Here are summaries of the main regions in which I’ve done my hiking. In Australia I’ve walked most in the bushland around Sydney, but also in regional NSW, Victoria, and Tasmania. ‘Tramping’ in New Zealand’s South Island has been a delight, and I’ve done a smattering of walks in Korea and Japan.
Australia is an ancient and eroded continent containing a wide variety of unique plants and animals. The protected areas of the south-eastern corner are mostly forest or woodland dominated by eucalyptus trees, with areas of heath and a few pockets of alpine vegetation. The coast offers a seemingly endless supply of sandy beaches. It’s a pretty flat country, but there’s plenty of remote areas to get lost in, figuratively or literally.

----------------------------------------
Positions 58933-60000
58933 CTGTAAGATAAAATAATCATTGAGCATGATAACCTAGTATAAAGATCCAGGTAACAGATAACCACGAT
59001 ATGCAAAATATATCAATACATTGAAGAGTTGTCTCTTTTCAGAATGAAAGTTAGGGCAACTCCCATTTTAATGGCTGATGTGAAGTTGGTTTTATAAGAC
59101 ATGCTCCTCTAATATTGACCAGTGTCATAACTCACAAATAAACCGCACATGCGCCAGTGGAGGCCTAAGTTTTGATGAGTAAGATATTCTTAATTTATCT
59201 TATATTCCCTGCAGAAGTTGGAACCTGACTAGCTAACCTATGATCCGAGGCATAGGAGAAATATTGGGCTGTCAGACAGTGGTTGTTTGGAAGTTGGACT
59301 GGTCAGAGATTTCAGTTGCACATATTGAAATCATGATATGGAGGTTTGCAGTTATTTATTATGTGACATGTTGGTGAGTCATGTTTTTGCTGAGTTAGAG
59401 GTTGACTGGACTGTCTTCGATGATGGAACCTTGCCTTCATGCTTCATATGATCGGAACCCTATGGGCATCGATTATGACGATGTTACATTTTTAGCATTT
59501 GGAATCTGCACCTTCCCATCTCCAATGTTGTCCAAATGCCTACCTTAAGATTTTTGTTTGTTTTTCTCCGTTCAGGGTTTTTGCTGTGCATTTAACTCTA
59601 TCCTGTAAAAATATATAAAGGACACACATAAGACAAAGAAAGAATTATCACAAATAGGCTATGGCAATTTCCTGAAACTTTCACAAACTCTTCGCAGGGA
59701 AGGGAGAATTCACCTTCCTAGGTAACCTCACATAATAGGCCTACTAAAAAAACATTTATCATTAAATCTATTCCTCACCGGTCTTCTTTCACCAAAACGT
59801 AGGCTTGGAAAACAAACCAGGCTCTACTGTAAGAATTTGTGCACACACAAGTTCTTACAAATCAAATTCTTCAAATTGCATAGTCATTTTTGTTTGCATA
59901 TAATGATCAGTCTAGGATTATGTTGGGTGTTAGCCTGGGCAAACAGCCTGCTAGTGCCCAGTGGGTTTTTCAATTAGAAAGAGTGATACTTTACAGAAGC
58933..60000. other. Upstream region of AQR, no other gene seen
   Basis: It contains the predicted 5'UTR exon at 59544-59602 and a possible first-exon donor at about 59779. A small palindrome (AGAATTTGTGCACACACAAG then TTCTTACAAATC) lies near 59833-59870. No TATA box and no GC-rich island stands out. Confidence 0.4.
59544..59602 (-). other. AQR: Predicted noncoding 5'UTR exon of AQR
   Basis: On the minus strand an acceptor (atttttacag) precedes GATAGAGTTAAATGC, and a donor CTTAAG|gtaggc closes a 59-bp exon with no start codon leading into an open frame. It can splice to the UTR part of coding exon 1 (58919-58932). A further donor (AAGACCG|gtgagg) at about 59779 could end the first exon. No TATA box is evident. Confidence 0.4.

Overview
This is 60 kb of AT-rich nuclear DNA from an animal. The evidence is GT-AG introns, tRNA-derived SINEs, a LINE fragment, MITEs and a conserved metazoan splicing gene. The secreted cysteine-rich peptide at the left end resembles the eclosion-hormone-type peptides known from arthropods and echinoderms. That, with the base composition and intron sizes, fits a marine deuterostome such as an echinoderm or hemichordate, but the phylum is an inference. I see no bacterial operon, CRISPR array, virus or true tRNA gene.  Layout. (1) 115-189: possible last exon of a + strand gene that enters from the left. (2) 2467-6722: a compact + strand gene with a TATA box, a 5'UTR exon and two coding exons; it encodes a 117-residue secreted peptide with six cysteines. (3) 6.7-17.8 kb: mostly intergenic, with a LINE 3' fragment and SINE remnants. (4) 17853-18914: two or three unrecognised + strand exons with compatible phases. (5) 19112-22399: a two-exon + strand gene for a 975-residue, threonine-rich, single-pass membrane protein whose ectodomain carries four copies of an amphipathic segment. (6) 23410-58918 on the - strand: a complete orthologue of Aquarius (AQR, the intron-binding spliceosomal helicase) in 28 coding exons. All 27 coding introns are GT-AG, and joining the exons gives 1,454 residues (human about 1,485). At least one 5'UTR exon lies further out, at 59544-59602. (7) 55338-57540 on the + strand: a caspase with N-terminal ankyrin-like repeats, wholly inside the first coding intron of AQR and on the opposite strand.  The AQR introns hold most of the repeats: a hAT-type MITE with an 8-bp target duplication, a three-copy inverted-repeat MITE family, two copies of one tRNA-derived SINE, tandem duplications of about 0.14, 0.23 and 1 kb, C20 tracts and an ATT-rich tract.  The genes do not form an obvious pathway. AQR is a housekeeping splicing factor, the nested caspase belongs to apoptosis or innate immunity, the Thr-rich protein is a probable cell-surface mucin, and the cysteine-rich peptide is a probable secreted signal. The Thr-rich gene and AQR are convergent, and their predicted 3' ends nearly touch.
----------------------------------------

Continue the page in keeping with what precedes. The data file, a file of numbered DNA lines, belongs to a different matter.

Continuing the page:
I’ve become a little obsessed with New Zealand’s South Island. Pointy snow-capped mountains abound in the Southern Alps, with a number of glaciated mountains that I can only look at, not look from, because I’m not a crazed mountaineer (…not that there’s anything wrong with that). There are azure rivers, beech forests, plains of golden tussock grass, and foreboding rocky summits.
We’ve only done a few walks in South Korea, but it’s a fairly mountainous country, and with the population crammed into the flat lowlands, the mountains remain largely unspoilt.